But Eazy, whose group's 1989 underground hit single, "F— Tha Police," foreshadowed the furor that has decimated his 'hood, is oblivious to everything but the destruction around him. "I could see them acting up about the verdict," he says of his former neighbors, "but tearing up their neighborhood don't make no damn sense."
To many of Hollywood's black elite, the outrage that fueled the chaos was both understandable and painfully personal. None are strangers to racism. Says Eazy of what he calls routine police harassment and brutality against blacks in Los Angeles: "This s—t has been going on for years."
Nonetheless, on Wednesday April 29, the incendiary day a Simi Valley jury acquitted four policemen of almost all criminal charges in the beating of Rodney King, Arsenio made an unscripted plea for peace. Afterward he headed for the inner city with the pastor of the First African Methodist Episcopal Church to hold a peace vigil.
Not far away, Gibbs and model turned actress Beverly Johnson were in downtown L.A., filming an upcoming Robert Townsend film, Meteor Man. When they heard the verdict, says Gibbs, "the pit of my stomach went sick."
That night, Johnson, who in 1974 was the first black to appear on the cover of Vogue, had a sinking feeling of her own. As she saw raging fires and billowing clouds of smoke off the freeway while she made the 10-mile trip to her Hollywood home, she says, "I was shaking so much I didn't think I could control the wheel. I was driving a Mercedes and I wanted to jump in somebody else's car. I was thinking, 'Is my makeup too light? Will they think I'm white?' "
Putting aside her own fear, Gibbs, meanwhile, took off for the violence-torn Crenshaw area to protect Crossroads Academy, the nonprofit cultural center she opened in 1988. Together with locals defending their homes and businesses, she set up barricades at either end of Degnan Boulevard. "When I saw people looting. I, like everybody else, said, 'It's like a bunch of mad dogs,' " says Gibbs. Alarmed, she confronted one young mother running out of a nearby store with an armload of groceries. In a car a few feet away, the woman's toddler sat watching. "I said, 'Don't let your child see you stealing,' " Gibbs recalls. "And she said, 'I have enough dignity left to appreciate what you're saying, but I ain't got no food. We ain't got nothing.' I had to stop and think about that."
In the days that followed, Gibbs. Johnson, Hall and fellow entertainers of all colors were busy mending not just broken glass and burned buildings, but, as best each could, the community's battered soul. On Thursday staffers at the Paramount lot, where the Arsenio Hall Show is taped, were sent home by 4 P.M. But the talk show host managed to keep his show on the air (although the Johnny Carson and Dennis Miller tapings were canceled)—and to get L.A. Mayor Tom Bradley as a guest.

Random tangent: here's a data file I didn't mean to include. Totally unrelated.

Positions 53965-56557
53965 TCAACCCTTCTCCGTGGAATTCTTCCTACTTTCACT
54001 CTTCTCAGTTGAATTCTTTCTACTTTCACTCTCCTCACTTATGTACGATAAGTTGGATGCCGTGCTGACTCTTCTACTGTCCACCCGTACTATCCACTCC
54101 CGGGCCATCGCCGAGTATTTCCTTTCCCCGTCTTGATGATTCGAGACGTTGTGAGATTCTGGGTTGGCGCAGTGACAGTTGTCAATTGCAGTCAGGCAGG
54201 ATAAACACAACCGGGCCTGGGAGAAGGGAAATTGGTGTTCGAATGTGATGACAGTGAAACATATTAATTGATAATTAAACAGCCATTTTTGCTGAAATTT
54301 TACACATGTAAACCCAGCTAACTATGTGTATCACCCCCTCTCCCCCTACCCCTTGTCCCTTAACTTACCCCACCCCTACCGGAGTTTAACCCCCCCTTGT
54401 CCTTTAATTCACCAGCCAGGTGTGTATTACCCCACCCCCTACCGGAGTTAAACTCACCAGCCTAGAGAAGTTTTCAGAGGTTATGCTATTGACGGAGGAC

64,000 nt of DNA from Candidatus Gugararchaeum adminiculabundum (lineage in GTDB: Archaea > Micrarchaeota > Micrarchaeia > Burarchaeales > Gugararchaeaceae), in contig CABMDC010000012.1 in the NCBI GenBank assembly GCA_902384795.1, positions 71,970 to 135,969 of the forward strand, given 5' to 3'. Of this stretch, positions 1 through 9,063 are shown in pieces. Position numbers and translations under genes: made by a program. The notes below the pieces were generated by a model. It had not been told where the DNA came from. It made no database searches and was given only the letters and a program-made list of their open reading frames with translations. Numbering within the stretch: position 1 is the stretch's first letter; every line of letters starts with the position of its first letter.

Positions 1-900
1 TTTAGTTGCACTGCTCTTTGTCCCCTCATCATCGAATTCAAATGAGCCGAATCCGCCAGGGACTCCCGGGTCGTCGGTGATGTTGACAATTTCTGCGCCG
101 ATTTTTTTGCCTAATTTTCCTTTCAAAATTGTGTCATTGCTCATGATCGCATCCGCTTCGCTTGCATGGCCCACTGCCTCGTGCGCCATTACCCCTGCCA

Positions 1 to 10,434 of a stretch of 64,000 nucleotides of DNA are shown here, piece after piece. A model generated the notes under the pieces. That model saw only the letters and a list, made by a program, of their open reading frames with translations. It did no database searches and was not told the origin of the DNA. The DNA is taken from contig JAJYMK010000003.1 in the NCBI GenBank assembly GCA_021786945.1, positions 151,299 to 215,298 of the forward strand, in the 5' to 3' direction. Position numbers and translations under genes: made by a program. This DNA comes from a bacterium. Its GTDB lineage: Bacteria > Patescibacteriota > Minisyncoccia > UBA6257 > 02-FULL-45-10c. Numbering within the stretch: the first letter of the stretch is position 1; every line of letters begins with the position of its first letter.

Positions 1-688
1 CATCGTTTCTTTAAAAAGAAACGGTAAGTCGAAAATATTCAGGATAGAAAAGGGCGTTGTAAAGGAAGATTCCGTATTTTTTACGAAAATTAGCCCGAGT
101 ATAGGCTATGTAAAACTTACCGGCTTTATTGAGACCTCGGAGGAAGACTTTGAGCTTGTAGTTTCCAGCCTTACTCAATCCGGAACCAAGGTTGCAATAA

Afterward he raced out to a Red Cross shelter in South Central L.A. "That was the most heartfelt time for me," says Hall. "There were a lot of little black kids who didn't understand. They know what happened with Rodney King. They know people are angry. But try explaining to them why their houses are gone."
That same day, Carl "Action Jackson" Weathers grabbed a push broom and a shovel and jumped into his Range Rover to drive the 17 miles from his prosperous—and safe—Marina Del Rey neighborhood to the scene of the violence. For the next five days, dressed in jeans, sneakers and a Los Angeles Dodgers cap, he swept rubble-strewn streets from Watts to Korea-town. He also bagged clothes, diapers and groceries for the hungry, at times homeless, victims of the rioting. "I didn't even look up," says Weathers. "There was so much to deal with, so many people. They're frightened. The situation is still very volatile."
Indeed, as Hall made his way between his studio, Red Cross shelters, community churches and a local radio station, where on Friday night he arranged for stars like Whoopi Goldberg, Bill Cosby and Roseanne Arnold to make on-air pleas for peace, he and the church members he traveled with dodged an occasional bottle—and insult. Picking up a broom to help sweep the streets, recalls Arsenio, he heard an angry woman shout, "It's about time." "I don't know what that meant," he says. "I looked at her and thought. 'What haven't I done?' It hurt my feelings."
As the days passed, moments of pain and outright strangeness—"It was weird to stand in front of McDonald's between a statue of Mayor McCheese and five feet away a marine with an M-16," says Hall—were eclipsed by flashes of hope. At a blacked-out intersection, he says, "I saw a Korean man and a black man sharing a bottle of Evian water and directing traffic. Sometimes a disaster brings out the best in people."
Back in Compton, Eazy, staring in silence at what remains of the Jack Rabbit Liquor and Market, is less optimistic. Inside, black employees are working alongside the Korean-American owners, sweeping up debris. "I hope this will happen no more," says a Korean woman holding a broom. "We want peace." Despite his name, however, Eazy cannot offer a simple solution. "A lot of those people they pulled out of cars was upset at the verdict too," says Eazy, of the motorists who were savagely beaten by rioters. "They was going back to take care of their black friends." Maneuvering his Mercedes out of the war zone, he exchanges a stern glance with two beefy bodyguards sitting, guns tucked discreetly out of sight, in the backseat. "I don't know what to do about it," he says quietly. "I'm waiting until everything quiets down. Then I'll see what's next."
KAREN S. SCHNEIDER
LOIS ARMSTRONG, KRISTINA JOHNSON, CRAIG TOMASHOFF and MICHAEL SMALL in Los Angeles